Wednesday, June 12, 2013

But It Doesn't FEEL Like Worship . . .

When you do a lot of performing – as a musician, actor, dancer, speaker, even as a teacher – you get a feel for how the energy flows during a good show. During a performance, energy comes from the stage and is absorbed by the audience. In a really great performance, the audience gives energy back to the performers as well. It is an interaction – almost a "spiritual" one – between performer and observer.

I've experienced this many times before in my lifetime of doing various kinds of “performing”. But I didn't really articulate it for myself until right after we moved to Siouxland and were visiting churches. It became clear to me that some churches were performing on Sunday morning rather than worshipping. I could feel it in the energy flow. Not that there's anything wrong with performing per se -- not at all.  It's just that it's not always equal to worship.

In worship, the energy flow starts from stage and seats together and moves upward to God – a vertical movement rather than a horizontal one.  And you know when the worship is genuine because you feel the energy coming back. Again, an interaction . . . but every human in the room is on the same side of the interaction. The comraderie that a band feels during a concert, or that a play cast feels at curtain call . . . this unity can be experienced immediately and powerfully even among a group of strangers when genuine worship is happening.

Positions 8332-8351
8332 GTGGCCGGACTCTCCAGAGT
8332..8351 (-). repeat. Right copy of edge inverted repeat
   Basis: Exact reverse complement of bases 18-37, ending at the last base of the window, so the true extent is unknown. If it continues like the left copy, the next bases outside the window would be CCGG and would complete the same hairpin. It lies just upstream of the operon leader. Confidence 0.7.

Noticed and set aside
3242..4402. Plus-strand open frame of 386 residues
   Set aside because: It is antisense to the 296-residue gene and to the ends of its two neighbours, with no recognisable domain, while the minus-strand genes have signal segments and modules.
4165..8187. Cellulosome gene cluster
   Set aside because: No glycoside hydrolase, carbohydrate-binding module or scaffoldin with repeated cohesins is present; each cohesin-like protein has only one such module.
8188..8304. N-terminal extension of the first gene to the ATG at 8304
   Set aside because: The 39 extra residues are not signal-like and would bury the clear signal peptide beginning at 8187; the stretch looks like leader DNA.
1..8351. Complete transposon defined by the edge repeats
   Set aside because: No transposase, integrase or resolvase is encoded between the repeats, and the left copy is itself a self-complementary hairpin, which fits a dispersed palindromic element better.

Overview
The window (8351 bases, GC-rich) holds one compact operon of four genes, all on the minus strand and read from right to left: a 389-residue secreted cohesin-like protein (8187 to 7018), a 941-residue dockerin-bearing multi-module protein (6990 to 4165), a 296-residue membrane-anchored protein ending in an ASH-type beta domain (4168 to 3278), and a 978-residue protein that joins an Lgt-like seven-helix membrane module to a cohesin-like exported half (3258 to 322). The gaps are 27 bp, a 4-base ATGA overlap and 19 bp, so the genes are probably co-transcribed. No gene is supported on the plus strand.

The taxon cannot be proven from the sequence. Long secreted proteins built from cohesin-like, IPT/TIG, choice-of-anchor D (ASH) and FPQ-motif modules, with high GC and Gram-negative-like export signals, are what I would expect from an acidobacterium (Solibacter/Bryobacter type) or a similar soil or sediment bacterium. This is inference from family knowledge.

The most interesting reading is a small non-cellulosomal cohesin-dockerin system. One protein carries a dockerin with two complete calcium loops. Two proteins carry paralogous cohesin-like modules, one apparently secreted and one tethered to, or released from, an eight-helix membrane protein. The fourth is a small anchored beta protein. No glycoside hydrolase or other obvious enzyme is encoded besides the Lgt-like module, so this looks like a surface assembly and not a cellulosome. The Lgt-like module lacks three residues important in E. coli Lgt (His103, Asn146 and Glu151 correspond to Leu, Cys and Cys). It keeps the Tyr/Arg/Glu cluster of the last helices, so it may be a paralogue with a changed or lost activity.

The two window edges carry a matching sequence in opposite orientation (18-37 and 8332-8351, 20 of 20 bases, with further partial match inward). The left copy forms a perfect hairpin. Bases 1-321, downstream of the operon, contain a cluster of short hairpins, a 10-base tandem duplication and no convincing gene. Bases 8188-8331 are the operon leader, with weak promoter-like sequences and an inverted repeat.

I have spent many years off and on over the course of my life involved in drama ministry. And the bulk of that ministry involved skits performed during worship services -- I've even been writing those skits myself in the past few years. But I told some friends recently that I'm not sure I want to be involved in that kind of drama ministry anymore.

An article a friend posted recently began to help me articulate why. It was titled “The Difference Between Congregational Worship and a Concert“, and it elaborated on these three points:

1. If we, the congregation, can't hear ourselves, it's not worship.

2. If we, the congregation, can't sing along, it's not worship.

3. If you, the praise band, are the center of attention, it's not worship. 

When I applied these concepts to the skits we do on Sunday mornings, I saw the source of my concern.  For most of our skits, the actors are the center of attention; the audience is not participating -- they are absorbing.  It is a performance energy flow.
Now, I understand that preaching and teaching are a similar phenomenon in a worship service.  But anyone who has heard a really excellent preacher or teacher knows the difference between teaching that is an act of worship and teaching that is a show of knowledge or oratory skill.  My concern is finding that distinction with my Sunday morning dramas, because I don't think it is often there.
And right now, I'm not sure I feel a pull to look very hard for it.  I just need to worship.

I've made a commitment to our church here to continue to write scripts for them – and I will, as long as they want them from me. But for myself . . . for my own Sunday mornings . . . I have a need now to separate my performance time from my worship time.

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